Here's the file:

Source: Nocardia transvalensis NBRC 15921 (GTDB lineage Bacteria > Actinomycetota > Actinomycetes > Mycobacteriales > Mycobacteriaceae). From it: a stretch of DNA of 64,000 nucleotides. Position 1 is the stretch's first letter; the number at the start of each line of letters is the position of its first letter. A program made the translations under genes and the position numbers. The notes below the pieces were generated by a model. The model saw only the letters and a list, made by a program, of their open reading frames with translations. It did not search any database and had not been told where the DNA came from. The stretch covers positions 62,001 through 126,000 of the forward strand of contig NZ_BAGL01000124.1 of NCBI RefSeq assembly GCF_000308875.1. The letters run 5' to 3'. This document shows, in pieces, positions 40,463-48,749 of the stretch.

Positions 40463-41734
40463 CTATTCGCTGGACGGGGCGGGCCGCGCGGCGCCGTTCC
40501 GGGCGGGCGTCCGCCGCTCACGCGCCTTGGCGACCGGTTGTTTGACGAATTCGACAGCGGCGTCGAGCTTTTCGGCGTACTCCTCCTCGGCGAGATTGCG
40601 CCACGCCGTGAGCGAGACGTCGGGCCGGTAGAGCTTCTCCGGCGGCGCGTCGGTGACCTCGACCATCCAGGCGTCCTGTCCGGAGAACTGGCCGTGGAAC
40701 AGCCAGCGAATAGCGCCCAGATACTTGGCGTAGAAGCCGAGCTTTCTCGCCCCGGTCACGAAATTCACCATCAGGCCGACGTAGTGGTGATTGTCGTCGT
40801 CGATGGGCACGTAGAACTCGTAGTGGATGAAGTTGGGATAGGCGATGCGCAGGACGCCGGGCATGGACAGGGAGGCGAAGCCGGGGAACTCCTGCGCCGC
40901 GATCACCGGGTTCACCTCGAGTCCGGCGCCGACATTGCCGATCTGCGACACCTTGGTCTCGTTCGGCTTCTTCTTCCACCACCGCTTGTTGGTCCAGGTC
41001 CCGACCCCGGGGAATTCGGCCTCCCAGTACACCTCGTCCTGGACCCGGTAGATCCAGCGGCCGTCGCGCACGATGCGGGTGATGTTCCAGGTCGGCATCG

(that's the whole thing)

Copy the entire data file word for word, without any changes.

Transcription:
Source: Nocardia transvalensis NBRC 15921 (GTDB lineage Bacteria > Actinomycetota > Actinomycetes > Mycobacteriales > Mycobacteriaceae). From it: a stretch of DNA of 64,000 nucleotides. Position 1 is the stretch's first letter; the number at the start of each line of letters is the position of its first letter. A program made the translations under genes and the position numbers. The notes below the pieces were generated by a model. The model saw only the letters and a list, made by a program, of their open reading frames with translations. It did not search any database and had not been told where the DNA came from. The stretch covers positions 62,001 through 126,000 of the forward strand of contig NZ_BAGL01000124.1 of NCBI RefSeq assembly GCF_000308875.1. The letters run 5' to 3'. This document shows, in pieces, positions 40,463-48,749 of the stretch.

Positions 40463-41734
40463 CTATTCGCTGGACGGGGCGGGCCGCGCGGCGCCGTTCC
40501 GGGCGGGCGTCCGCCGCTCACGCGCCTTGGCGACCGGTTGTTTGACGAATTCGACAGCGGCGTCGAGCTTTTCGGCGTACTCCTCCTCGGCGAGATTGCG
40601 CCACGCCGTGAGCGAGACGTCGGGCCGGTAGAGCTTCTCCGGCGGCGCGTCGGTGACCTCGACCATCCAGGCGTCCTGTCCGGAGAACTGGCCGTGGAAC
40701 AGCCAGCGAATAGCGCCCAGATACTTGGCGTAGAAGCCGAGCTTTCTCGCCCCGGTCACGAAATTCACCATCAGGCCGACGTAGTGGTGATTGTCGTCGT
40801 CGATGGGCACGTAGAACTCGTAGTGGATGAAGTTGGGATAGGCGATGCGCAGGACGCCGGGCATGGACAGGGAGGCGAAGCCGGGGAACTCCTGCGCCGC
40901 GATCACCGGGTTCACCTCGAGTCCGGCGCCGACATTGCCGATCTGCGACACCTTGGTCTCGTTCGGCTTCTTCTTCCACCACCGCTTGTTGGTCCAGGTC
41001 CCGACCCCGGGGAATTCGGCCTCCCAGTACACCTCGTCCTGGACCCGGTAGATCCAGCGGCCGTCGCGCACGATGCGGGTGATGTTCCAGGTCGGCATCG